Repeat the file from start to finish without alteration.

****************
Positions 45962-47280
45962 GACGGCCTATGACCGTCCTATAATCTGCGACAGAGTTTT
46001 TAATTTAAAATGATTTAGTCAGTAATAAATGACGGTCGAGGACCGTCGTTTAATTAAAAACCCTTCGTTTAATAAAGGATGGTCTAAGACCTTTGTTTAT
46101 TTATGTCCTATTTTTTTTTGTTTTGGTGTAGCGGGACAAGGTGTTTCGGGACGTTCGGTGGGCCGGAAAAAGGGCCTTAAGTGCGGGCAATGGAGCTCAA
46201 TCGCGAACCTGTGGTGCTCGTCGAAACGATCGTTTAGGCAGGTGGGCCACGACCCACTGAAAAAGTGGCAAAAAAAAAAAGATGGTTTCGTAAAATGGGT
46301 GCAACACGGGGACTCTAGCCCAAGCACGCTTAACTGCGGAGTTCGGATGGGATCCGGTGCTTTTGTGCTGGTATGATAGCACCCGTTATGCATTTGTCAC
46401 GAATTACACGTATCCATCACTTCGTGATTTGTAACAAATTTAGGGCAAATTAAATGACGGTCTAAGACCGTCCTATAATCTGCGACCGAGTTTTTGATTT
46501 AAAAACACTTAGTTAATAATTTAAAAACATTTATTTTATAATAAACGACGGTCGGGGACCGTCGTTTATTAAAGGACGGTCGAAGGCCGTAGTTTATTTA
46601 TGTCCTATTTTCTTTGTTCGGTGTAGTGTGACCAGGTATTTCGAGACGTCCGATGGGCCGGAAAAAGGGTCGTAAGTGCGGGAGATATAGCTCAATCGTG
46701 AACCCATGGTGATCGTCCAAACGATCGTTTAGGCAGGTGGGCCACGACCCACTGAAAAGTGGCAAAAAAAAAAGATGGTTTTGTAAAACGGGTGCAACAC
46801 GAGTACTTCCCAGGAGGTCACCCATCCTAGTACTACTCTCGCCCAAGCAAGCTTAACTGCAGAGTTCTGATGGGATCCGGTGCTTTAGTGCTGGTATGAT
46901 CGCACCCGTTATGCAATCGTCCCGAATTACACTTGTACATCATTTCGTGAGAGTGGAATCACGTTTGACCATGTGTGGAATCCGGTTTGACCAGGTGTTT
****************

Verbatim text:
Positions 45962-47280
45962 GACGGCCTATGACCGTCCTATAATCTGCGACAGAGTTTT
46001 TAATTTAAAATGATTTAGTCAGTAATAAATGACGGTCGAGGACCGTCGTTTAATTAAAAACCCTTCGTTTAATAAAGGATGGTCTAAGACCTTTGTTTAT
46101 TTATGTCCTATTTTTTTTTGTTTTGGTGTAGCGGGACAAGGTGTTTCGGGACGTTCGGTGGGCCGGAAAAAGGGCCTTAAGTGCGGGCAATGGAGCTCAA
46201 TCGCGAACCTGTGGTGCTCGTCGAAACGATCGTTTAGGCAGGTGGGCCACGACCCACTGAAAAAGTGGCAAAAAAAAAAAGATGGTTTCGTAAAATGGGT
46301 GCAACACGGGGACTCTAGCCCAAGCACGCTTAACTGCGGAGTTCGGATGGGATCCGGTGCTTTTGTGCTGGTATGATAGCACCCGTTATGCATTTGTCAC
46401 GAATTACACGTATCCATCACTTCGTGATTTGTAACAAATTTAGGGCAAATTAAATGACGGTCTAAGACCGTCCTATAATCTGCGACCGAGTTTTTGATTT
46501 AAAAACACTTAGTTAATAATTTAAAAACATTTATTTTATAATAAACGACGGTCGGGGACCGTCGTTTATTAAAGGACGGTCGAAGGCCGTAGTTTATTTA
46601 TGTCCTATTTTCTTTGTTCGGTGTAGTGTGACCAGGTATTTCGAGACGTCCGATGGGCCGGAAAAAGGGTCGTAAGTGCGGGAGATATAGCTCAATCGTG
46701 AACCCATGGTGATCGTCCAAACGATCGTTTAGGCAGGTGGGCCACGACCCACTGAAAAGTGGCAAAAAAAAAAGATGGTTTTGTAAAACGGGTGCAACAC
46801 GAGTACTTCCCAGGAGGTCACCCATCCTAGTACTACTCTCGCCCAAGCAAGCTTAACTGCAGAGTTCTGATGGGATCCGGTGCTTTAGTGCTGGTATGAT
46901 CGCACCCGTTATGCAATCGTCCCGAATTACACTTGTACATCATTTCGTGAGAGTGGAATCACGTTTGACCATGTGTGGAATCCGGTTTGACCAGGTGTTT